Your Mom is very happy about the be nice part. A long time ago I was part of a Gallop Poll and was asked if I thought I was attractive. I paused the right amount of time and answered yes. The interviewer asked why I thought that. Another pause and I said, because I’m nice. The interviewer laughed real hard and said I’m sorry I laughed but no one’s ever said that before.

  4. Kyle said:

    Jun 27, 08 at 7:31 am

    Another candidate don’t. Don’t swear during the interview. I’ve had two of those in my career, and neither got hired. Of course our blog host turned around and hired one of them later. Guess the candidate didn’t cuss the second time around. ‘-)

    Oh, and don’t scare the existing staff. You don’t tend to get hired if you bully, intimidate, and generally freak out your potential co-workers.

    And one for the interviewer. Don’t forget the campus tour. It can be short, and even a drive by, but in many cases the physical environment is an important part of the appeal, it gives context for the candidate, and shows you are proud of where you work.

  5. rufusb said:

    Jun 27, 08 at 8:29 am

    I have a BIG one. Do not lie about your salary. Good hiring managers will find you out.

  6. essprit said:

    Jun 27, 08 at 12:23 pm

    As a corollary to interviewee item #6, if you’re an out of town candidate, don’t ask the search committee at the obligatory dinner if we know who the best mortgage broker is locally, and don’t ramble on at length (or at all) how difficult it will be to decide between a home in neighborhood A or B. 🙂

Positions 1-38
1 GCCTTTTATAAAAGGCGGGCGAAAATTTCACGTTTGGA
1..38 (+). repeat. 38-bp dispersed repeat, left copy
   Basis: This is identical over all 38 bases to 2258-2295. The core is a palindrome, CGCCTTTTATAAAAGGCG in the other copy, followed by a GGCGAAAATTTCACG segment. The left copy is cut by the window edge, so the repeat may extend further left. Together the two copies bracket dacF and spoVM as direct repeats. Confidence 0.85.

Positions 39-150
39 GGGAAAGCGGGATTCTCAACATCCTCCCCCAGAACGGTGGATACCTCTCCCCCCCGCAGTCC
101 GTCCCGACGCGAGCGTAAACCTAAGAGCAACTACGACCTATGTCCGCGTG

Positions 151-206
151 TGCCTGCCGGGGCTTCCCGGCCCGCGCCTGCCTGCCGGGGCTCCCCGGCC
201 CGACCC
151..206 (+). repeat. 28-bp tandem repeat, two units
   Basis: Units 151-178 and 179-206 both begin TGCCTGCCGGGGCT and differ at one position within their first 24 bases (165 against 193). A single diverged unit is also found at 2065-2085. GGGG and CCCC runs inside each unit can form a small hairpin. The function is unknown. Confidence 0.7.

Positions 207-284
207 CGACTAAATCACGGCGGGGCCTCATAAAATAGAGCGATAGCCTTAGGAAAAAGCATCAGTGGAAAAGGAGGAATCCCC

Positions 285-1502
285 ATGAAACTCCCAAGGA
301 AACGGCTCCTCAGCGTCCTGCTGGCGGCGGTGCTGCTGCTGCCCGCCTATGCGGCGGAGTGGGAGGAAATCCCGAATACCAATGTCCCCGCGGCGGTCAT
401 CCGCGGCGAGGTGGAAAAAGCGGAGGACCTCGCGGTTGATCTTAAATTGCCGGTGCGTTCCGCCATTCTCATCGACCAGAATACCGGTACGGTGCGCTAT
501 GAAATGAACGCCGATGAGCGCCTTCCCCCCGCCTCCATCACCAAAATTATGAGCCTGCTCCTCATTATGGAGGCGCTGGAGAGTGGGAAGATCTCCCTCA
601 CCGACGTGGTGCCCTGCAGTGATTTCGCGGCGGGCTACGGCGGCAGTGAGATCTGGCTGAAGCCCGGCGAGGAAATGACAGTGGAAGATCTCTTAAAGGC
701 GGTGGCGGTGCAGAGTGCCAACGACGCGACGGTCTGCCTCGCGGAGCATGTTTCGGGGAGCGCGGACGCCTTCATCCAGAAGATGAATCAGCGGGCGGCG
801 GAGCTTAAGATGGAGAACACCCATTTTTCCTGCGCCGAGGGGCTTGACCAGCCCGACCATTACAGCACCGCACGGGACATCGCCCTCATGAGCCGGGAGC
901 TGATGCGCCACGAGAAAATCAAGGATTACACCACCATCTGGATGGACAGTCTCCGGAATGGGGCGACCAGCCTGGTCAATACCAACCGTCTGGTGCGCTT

7. Sukey said:

    Jun 27, 08 at 3:05 pm

    I recommend putting your requirements and questions into some kind of lyrical arrangement, an idea I got from watching the performance of this lovely verse extolling Open Source Library OPACS.

  8. admin said:

    Jun 27, 08 at 5:00 pm

    These comments are great. This should be a running list.

    I particularly like:

    a. The way this has become self confessional, e.g. hey, what about the time they asked me my current salary and I was so confused I gave them my monthly take home. What a nightmare! So, always know how much you make on an annual basis.

    b. The way Sukey always manages to morph the theme into something vaguely relevant to whatever youtube video she wants to spam us with 🙂